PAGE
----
Executive chairman Ashwin Mistry says firm’s income and GWP have been impacted by broker members selling up.
Brokerbility’s financial results for 2019 were impacted by consolidation, investment in IT, Brexit uncertainty and compliance changes, according to executive chairman Ashwin Mistry.
Brokerbility Holdings, which is the parent company of the Brokerbility Network and Leicester-based broker BHIB, reported a rise in turnover for the year ended 31 May 2019, along with a relatively flat profit after tax and a drop in Ebitda.
Mistry told Insurance Age: “We celebrated our tenth anniversary in December 2019 and in terms of staff numbers we’ve grown from 27 in 2009 to 148 in 2019.”
He added that the company had been on a recruitment drive in preparation of a number of its account executives retiring in the next few years.
“We’ve strengthened all parts of the business ahead of that as it’s all about relationships and continuity,” Mistry added.
According to Mistry, Brokerbility had also invested “more than we expected” on compliance ahead of the Senior Managers and Certification Regime (SM&CR) coming into force for brokers in December 2019.
“We’re properly geared up for SM&CR now after strengthening our compliance and we’ve also taken on a full-time HR manager,” he continued.
A number of Brokerbility’s largest members have sold up and subsequently left the network in the last few years, including Cooke & Mason which was bought by PIB in 2016.
Mistry noted that this had impacted on its income and the gross written premium (GWP) Brokerbility has in the market.
“They don’t tell us before selling up so it’s come out of the blue for us,” he added.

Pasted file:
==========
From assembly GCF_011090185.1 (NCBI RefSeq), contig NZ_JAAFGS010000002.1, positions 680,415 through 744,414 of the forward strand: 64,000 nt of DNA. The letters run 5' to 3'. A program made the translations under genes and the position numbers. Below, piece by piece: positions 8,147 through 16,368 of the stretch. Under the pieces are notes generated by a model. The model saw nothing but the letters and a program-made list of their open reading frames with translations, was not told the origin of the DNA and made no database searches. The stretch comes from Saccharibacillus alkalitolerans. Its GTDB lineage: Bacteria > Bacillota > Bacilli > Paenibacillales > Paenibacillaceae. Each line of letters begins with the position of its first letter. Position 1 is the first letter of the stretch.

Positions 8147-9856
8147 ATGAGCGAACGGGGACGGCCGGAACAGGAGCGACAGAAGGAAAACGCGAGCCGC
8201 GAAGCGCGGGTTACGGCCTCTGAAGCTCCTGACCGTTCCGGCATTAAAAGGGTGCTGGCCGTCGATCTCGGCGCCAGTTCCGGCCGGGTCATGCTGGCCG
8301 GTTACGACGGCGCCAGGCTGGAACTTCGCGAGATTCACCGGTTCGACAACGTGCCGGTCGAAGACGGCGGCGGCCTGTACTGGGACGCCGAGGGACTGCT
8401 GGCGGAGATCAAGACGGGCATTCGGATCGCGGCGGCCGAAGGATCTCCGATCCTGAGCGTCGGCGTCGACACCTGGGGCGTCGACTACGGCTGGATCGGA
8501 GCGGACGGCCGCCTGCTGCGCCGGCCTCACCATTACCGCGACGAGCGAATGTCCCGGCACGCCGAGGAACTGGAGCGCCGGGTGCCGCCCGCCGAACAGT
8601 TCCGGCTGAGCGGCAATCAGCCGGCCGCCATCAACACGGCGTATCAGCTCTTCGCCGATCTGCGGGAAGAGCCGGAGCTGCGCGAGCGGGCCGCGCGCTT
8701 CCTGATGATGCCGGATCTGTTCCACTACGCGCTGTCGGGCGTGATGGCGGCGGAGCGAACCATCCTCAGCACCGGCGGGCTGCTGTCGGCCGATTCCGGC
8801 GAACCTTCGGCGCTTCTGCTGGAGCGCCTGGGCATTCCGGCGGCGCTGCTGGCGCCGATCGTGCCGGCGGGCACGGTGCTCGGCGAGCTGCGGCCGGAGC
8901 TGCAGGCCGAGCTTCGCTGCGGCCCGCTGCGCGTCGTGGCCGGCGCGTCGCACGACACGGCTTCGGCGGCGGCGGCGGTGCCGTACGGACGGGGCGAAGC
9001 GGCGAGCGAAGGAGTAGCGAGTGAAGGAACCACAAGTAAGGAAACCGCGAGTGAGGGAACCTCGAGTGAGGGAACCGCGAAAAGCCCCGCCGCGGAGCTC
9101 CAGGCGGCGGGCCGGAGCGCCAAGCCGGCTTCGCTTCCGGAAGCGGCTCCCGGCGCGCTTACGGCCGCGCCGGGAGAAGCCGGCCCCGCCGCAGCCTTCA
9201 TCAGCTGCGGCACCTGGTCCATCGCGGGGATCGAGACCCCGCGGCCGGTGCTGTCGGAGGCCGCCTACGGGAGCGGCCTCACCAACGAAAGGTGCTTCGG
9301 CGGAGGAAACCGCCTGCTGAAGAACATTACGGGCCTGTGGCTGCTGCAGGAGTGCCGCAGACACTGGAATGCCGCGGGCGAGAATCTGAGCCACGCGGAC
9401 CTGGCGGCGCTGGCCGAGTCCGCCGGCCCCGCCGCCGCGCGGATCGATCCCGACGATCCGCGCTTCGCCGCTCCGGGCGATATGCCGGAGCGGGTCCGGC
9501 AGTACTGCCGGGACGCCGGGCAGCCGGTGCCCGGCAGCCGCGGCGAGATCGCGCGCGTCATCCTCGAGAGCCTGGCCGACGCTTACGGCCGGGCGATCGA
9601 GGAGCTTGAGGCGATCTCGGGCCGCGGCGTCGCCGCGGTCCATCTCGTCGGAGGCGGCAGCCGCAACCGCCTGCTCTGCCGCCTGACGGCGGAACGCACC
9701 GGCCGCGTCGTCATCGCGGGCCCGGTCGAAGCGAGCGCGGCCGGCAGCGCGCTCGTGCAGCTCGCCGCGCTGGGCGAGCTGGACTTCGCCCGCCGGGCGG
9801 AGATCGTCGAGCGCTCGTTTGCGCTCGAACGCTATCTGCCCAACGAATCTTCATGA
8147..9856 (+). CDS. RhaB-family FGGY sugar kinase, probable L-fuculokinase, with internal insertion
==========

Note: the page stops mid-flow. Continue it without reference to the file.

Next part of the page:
The Brokerbility network currently has 27 members after J Bennett & Son joined last October, and Mistry explained that it currently has twelve potential new members in the pipeline.
He stated: “One challenge is that they’re not the chunky size of Cooke & Mason and others, they’re quite small. Larger brokers don’t really have the same need to be part of networks.”
Brokerbility has also invested in technology, with the whole business moving across to the Applied Epic system.
The move has involved a lot of training to get employees up to speed, which Mistry said also had impacted the business.
Looking at 2020, Mistry noted that the business will continue to deal with issues including the coronavirus and uncertainty around Brexit.
“We continue to keep our eyes and ears closely to the market,” Mistry added.
“We don’t have any external debt, we’ll be down to zero by 2021/22, so we’re keeping all our options on the table in terms of what we’ll do next.”
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